Since the 2019 Finals, the Toronto Raptors continually fall to a worse season end every year. After losing in the Play-In Tournament in 2023, all eyes have focused on the Raptors’ future as a franchise.
If the Raptors decide to tear things down and begin anew, Pascal Siakam and OG Anunoby would undoubtedly be the best trade targets for any team, including the Cleveland Cavaliers. Considering Toronto’s unwillingness to trade Anunoby for even Kevin Durant or Siakam for anybody, the required trade package for either player would surely kick Cleveland out of the race early.
Instead, the Cavaliers could target a young athletic forward in Jalen McDaniels who joined the Raptors this summer in free agency. McDaniels has not emerged as a star in any capacity in the NBA, but he continues to carve a spot for himself as a valuable rotation player wherever he goes. With Toronto, McDaniels has gotten off to a slow start, meaning he could be available for a low-cost deal to bring the 6-foot 9-inches forward to the Land. His career 34 percent 3-point shooting and effective rebounding would be a nice boost to a team in constant need of more board chasers.
Following a similar trend as McDaniels, Sam Hauser would fill a role as a reliable bench player for the Cavaliers, similar to what he has done for the Boston Celtics.
Where Hauser exceeds is in volume 3-point shooting and versatile defense. Over his three-season career, Hauser has connected on 42 percent of all long-range attempts, making him an ideal prospect for Cleveland if they keep chasing shooting depth this season. Even with the inclusion of Max Strus and Georges Niang, the Cavaliers are in no position to turn down an elite-level shooter such as Hauser.
On a team-friendly $1.9 million salary this year, acquiring Hauser would revolve more around the draft assets offered than the players sent to Boston.
Breaking the rules of this article, Brooklyn Nets forwards Royce O’Neale and Dorian Finney-Smith are two perfect prospects for the Cleveland Cavaliers rotation, making them a pair of trade targets.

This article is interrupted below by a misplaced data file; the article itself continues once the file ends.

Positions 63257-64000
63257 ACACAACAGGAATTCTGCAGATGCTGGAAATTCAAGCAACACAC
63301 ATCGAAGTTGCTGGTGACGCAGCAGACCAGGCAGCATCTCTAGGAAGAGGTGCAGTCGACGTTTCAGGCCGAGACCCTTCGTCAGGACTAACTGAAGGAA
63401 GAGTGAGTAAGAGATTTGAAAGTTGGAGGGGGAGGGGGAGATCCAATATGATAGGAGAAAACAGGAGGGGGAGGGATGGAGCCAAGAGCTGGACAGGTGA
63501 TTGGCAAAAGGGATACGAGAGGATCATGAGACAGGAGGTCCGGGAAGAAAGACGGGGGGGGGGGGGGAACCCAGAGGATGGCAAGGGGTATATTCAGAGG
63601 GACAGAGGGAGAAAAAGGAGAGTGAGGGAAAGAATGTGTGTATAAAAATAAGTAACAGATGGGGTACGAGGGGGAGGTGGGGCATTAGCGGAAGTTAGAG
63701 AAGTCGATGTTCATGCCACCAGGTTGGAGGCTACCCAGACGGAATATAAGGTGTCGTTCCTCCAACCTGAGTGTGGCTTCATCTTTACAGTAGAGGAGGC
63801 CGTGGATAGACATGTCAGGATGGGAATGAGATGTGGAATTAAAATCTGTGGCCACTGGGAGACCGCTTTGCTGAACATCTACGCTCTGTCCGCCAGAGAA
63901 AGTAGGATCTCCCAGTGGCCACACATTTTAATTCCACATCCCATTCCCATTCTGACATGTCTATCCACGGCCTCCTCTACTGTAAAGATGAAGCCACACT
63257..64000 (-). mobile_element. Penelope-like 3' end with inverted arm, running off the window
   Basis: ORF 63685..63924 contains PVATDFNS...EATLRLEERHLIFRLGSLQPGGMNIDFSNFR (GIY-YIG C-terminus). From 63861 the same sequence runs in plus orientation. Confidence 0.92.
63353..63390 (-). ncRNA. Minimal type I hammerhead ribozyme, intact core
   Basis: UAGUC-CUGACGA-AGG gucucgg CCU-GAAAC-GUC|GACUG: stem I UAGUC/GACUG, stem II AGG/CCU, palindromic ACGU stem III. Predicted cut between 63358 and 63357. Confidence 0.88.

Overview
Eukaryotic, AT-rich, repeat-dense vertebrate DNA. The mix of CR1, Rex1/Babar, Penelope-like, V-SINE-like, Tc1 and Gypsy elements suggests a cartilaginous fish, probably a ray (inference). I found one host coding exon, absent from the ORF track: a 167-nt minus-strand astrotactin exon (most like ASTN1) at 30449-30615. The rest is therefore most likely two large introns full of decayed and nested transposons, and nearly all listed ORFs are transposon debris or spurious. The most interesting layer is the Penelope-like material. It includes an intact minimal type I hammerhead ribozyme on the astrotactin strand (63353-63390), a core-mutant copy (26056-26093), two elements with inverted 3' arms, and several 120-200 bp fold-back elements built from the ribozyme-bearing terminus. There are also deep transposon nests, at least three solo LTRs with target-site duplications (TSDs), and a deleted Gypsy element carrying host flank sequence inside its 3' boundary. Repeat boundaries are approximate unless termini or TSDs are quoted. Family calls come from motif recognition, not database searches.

O’Neale’s history as a teammate in Utah with Donovan Mitchell and as a trade target for Cleveland last season places him as a constant presence in Cavaliers trade rumors and hopes. The 6-foot 6-inches veteran 3-and-D wing would immediately slide into Cleveland’s rotation alongside Max Strus and Isaac Okoro.
As for Dorian Finney-Smith, he may be the first player on this list who is a serious candidate as a starting power forward next to Evan Mobley if the Cavaliers move on from Jarrett Allen. Finney-Smith is a high-impact two-way forward, converting his hard-nosed defense into instant offense whether it comes from pestering the opponent’s ballhandler into a bad pass or from crashing the glass for defensive rebounds and kickstarting a fastbreak.
With Luka Doncic on the Dallas Mavericks, Finney-Smith was the primary defensive anchor and has influenced every team’s culture that he joined. On the Cavaliers, Finney-Smith would provide floor spacing on offense for Evan Mobley as a facilitator with four long-range options surrounding him.
For both players, the issue arises in their age the and championship window for Cleveland. If the Cavaliers look at the Eastern Conference landscape and do not believe themselves to be true contenders, buying players in their thirties will not lead to much of an improvement in the end.
No, trading with the New York Knicks does not immediately mean Donovan Mitchell is involved. Truthfully, any trade between the Knicks and Cleveland Cavaliers is unlikely given the recent budding grudge among the squads as both young teams vie to reach the next stage of contention.
If the Cavaliers and Knicks do business, though, bringing Isaiah Hartenstein back to Cleveland as a backup center for his interior defense and rebounding prowess would be a smart move for the Cavaliers come playoff time. Hartenstein out-hustled the Cavaliers’ frontcourt in the postseason, so solving the problem by adding the problem to your own team is a creative yet incredibly unlikely scenario.
Cleveland would probably rather beat Hartenstein at his own game than ask him to fix it for them.
In the offseason, the Philadelphia 76ers eventually signed Kelly Oubre, Jr., a wing player who was rumored for the Cleveland Cavaliers prior to free agency beginning. Rather than targeting him in a trade with Philadelphia, Paul Reed would be a much better choice for the Cavaliers.
Though the Cavaliers have both Damian Jones and Tristan Thompson on the bench as backups for Mobley and Allen, acquiring a proven backup big who can reliably contribute in every aspect of the game for Cleveland would prove invaluable against opponents who out-muscle the Cavaliers’ frontcourt.
Over his four years with the Sixers, Reed has only averaged just under 10 minutes per game, meaning a move to the Cavaliers would give him a bigger role and chance to cement his spot in the Association. In only 11 minutes per contest last season, Reed provided positive defense and grabbed 3.8 rebounds (including 1.6 offensive rebounds). The type of center the Cavaliers need off the bench and in the starting unit in the wake of injuries is perfectly exemplified in Reed’s endless effort.
Moving Southeast, the Cavaliers have a number of intriguing targets, both solid depth players and identity-shifting starters.